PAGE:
A New Boosting Algorithm Using Input-Dependent Regularizer
AdaBoost has proved to be an effective method to improve the performance of base classifiers both theoretically and empirically. However, previous studies have shown that AdaBoost might suffer from the overfitting problem, especially for noisy data. In addition, most current work on boosting assumes that the combination weights are fixed constants and therefore does not take particular input patterns into consideration. In this paper, we present a new boosting algorithm, "WeightBoost", which tries to solve these two problems by introducing an input-dependent regularization factor to the combination weight. Similarly to AdaBoost, we derive a learning procedure for WeightBoost, which is guaranteed to minimize training errors. Empirical studies on eight different UCI data sets and one text categorization data set show that WeightBoost almost always achieves a considerably better classification accuracy than AdaBoost. Furthermore, experiments on data with artificially controlled noise indicate that the WeightBoost is more robust to noise than AdaBoost.
Improving the Graph Mincut Approach to Learning from Labeled and Unlabeled Examples
Mugizi Robert Rwebangira
We present work in progress on the problem of learning from labeled and unlabeled data. Following the approach of Blum and Chawla (2001) we consider algorithms that use pairwise relationships among examples (both labeled and unlabeled) in order to construct a graph that can then be partitioned using a mincut algorithm. In our work, we extend the Blum-Chawla approach by adding noise to the graph structure and using this noise to provide the algorithm with an estimate of its own confidence. This gives the mincut approach some of the properties of the label propagation method of Zhu and Ghahramani (2002). We present preliminary results of this approach.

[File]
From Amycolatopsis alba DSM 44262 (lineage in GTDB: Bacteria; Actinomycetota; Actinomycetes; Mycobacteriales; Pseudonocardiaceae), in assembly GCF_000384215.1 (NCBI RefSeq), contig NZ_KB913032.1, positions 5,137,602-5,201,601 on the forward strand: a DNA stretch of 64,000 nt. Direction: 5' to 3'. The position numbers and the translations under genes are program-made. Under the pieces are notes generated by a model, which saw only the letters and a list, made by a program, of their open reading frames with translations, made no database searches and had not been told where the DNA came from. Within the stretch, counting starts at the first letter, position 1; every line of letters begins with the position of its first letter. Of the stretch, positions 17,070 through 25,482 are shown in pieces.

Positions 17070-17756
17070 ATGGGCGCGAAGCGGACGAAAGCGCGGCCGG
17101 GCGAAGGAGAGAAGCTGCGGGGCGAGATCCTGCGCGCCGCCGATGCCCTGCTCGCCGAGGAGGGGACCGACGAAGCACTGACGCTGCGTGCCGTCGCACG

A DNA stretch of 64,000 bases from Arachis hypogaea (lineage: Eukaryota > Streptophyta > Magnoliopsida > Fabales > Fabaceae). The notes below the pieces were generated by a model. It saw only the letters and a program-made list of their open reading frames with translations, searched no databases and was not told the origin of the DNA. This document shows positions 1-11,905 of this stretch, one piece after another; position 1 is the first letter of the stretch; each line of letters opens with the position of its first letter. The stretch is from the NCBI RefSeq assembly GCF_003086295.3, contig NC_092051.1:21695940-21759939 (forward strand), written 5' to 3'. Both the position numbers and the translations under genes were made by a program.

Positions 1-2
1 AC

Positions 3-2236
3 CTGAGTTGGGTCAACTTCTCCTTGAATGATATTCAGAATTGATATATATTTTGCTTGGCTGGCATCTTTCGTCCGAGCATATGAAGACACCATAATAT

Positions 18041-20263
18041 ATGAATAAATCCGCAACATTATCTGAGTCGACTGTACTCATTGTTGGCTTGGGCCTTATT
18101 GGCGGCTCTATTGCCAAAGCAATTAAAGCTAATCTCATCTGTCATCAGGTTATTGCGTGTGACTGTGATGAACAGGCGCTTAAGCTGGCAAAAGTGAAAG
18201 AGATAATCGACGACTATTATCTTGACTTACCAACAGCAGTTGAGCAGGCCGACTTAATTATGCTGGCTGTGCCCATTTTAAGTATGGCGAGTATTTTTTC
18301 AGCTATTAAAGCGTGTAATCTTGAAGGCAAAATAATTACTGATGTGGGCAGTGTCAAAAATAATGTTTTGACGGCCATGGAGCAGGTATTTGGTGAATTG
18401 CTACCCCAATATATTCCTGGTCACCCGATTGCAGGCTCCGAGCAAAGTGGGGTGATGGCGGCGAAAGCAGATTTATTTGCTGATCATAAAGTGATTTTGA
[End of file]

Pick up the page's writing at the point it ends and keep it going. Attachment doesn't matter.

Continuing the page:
Sample Complexity When Learning from Labeled and Unlabeled Data
Maria Florina Balcan
This talk presents an overview of our research in developing a PAC style framework for learning with both labeled and unlabeled data. To do this we enrich the standard PAC model with a notion of compatibility between a concept and a distribution, for expressing our belief that the target concept is compatible with the distribution over the unlabeled data. In a sense, this is like modifying the notion of a Concept Class from a set of concepts to a set of (concept, distribution) pairs. We analyze for different settings how much unlabeled data and how much labeled data do we need in order to identify with high confidence a hypothesis that is very close to the target concept we are searching for. We are mainly considering using unlabeled data for adjusting our prior, more specifically for ordering the functions in the hypothesis space (with respect to their degree of compatibility with the distribution over the unlabeled data) and we are dealing only with situations where the compatibility can be estimated as an expectation over unlabeled examples. We also study how the need for labeled data depends on the accuracy of our belief (that the target concept is compatible with the distribution over the unlabeled data). This is joint work with Avrim Blum.
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Charles Rosenberg Last modified: Wed Sep 17 18:21:12 EDT 2003